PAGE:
Parent with breast cancer surprised with massive show of support at West Point Elementary School

Published 8:00 am Thursday, October 26, 2023

A West Point Elementary School parent was treated with signs of support after her diagnosis of breast cancer recently. 

Amber Lawson-Boothby, mother of WPES students Maxine and Oliver, came to the school for a parent-teacher conference Wednesday and was surprised with a hallway of students in pink to honor her.

“I turned the corner to go down the hallway, and it was just nothing but pink pom-poms,” Boothby said. 

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According to WPES Teacher Tarra Harris, some teachers first found out about Boothby’s battle earlier in the Breast Cancer Awareness Month. They decided to arrange a walkthrough for Boothby with a poster and pink pom-poms. 

But when Harris told Maxine and Oliver’s classmates about the plan, she said many of them decided to go home and make posters of their own. 

Boothby said after six years, her treatments have become the norm for her family so she was grateful to see the support and love from WPES. 

“It’s a family battle. It’s not just me battling it. It’s a reality for my husband and kids as well,” Boothby said. “So to see the fact that they have people surrounding them with love is incredible.”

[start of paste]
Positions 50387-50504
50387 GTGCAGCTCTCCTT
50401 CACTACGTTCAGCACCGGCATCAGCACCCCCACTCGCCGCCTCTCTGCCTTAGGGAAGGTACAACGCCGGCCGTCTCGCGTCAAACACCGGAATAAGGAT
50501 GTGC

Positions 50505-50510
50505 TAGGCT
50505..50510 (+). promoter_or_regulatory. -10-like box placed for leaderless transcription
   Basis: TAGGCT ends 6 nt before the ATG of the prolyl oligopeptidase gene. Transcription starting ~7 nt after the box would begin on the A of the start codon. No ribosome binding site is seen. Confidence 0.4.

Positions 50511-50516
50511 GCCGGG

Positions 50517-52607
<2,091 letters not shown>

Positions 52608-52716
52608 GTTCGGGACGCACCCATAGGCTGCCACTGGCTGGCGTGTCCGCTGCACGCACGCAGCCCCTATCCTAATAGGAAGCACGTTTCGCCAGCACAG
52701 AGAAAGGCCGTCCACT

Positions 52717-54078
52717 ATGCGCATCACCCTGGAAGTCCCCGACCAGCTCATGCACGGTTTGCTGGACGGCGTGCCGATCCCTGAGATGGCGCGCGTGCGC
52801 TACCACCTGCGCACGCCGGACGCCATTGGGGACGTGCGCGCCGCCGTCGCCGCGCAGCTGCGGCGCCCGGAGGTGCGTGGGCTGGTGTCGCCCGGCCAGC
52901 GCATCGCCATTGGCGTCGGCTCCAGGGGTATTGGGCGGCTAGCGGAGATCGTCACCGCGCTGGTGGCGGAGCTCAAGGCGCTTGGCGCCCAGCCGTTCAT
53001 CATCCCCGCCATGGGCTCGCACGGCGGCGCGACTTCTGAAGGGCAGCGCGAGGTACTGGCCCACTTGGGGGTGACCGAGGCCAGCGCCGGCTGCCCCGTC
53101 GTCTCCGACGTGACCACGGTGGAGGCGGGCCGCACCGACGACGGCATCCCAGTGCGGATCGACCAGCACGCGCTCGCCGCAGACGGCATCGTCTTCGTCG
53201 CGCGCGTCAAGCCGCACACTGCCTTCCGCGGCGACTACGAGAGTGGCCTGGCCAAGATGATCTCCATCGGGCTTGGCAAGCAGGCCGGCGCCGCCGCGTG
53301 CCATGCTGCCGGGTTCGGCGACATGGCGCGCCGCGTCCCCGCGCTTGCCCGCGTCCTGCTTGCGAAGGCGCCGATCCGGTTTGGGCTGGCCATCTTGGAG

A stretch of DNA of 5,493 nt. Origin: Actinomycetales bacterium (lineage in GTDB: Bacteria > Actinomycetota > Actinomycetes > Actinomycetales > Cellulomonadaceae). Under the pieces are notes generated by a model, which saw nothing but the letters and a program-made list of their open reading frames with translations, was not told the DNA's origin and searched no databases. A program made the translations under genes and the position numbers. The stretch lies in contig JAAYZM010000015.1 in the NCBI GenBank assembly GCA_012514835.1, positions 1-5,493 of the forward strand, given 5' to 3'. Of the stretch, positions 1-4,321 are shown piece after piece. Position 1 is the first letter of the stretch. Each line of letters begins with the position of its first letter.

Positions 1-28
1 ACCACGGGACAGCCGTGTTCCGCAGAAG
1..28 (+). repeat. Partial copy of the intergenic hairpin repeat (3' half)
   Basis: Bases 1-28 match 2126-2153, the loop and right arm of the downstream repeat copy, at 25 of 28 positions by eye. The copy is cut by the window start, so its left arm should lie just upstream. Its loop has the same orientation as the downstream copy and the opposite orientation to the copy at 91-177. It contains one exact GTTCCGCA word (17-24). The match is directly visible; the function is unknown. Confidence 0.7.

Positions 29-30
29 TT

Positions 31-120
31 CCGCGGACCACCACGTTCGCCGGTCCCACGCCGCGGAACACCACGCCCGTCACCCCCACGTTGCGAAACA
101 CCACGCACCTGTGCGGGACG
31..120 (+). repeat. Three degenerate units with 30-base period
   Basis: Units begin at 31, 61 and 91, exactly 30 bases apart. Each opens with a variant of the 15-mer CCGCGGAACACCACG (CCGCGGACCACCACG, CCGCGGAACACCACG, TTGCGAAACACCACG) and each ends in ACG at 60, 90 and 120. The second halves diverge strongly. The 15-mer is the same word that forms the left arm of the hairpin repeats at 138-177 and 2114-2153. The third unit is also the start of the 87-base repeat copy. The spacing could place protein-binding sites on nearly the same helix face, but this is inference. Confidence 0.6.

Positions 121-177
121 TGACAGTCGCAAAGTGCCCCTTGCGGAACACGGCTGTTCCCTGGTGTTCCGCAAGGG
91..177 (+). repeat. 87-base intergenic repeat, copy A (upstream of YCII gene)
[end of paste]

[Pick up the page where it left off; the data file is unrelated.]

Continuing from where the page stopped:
Maxine and Oliver said they both enjoyed seeing their mom’s reaction on Wednesday. Maxine said it was cool to see everyone lined up down the hall. 

Harris said she and the others at the school hoped to set an example for the other students at WPES on how people in their community should be supported.

Boothby was diagnosed with stage four breast cancer in 2017. She and her family moved to West Point from North Carolina two years ago when her husband became the pastor of Refuge Point Church. 

There they found a community, but Boothby said at first many didn’t know about her battle. Since they found out, she said Wednesday’s event was not the first sign of support she has received.

“I have connected with so many people here in the Valley area,” Boothby said. “It’s like that sisterhood you never asked to be a part of. But people rally around you, and the community here is incredible for that.”

After noticing some worrying symptoms during her pregnancy, Boothby went to her doctor with her concerns. It wasn’t until after she gave birth to her Oliver that her doctor finally discovered the truth. 

Boothby said she has learned to be an advocate for herself when it comes to her health. She said she wished she had not allowed her doctor to dismiss her concerns. 

After battling breast cancer for over six years, her advice to others is to listen to their bodies and don’t disregard early signs.

“Don’t ignore it,” she said. 

Boothby also encouraged people to seek resources that can help them. She said she has been involved with Team WHIP, a local breast cancer awareness and resource organization.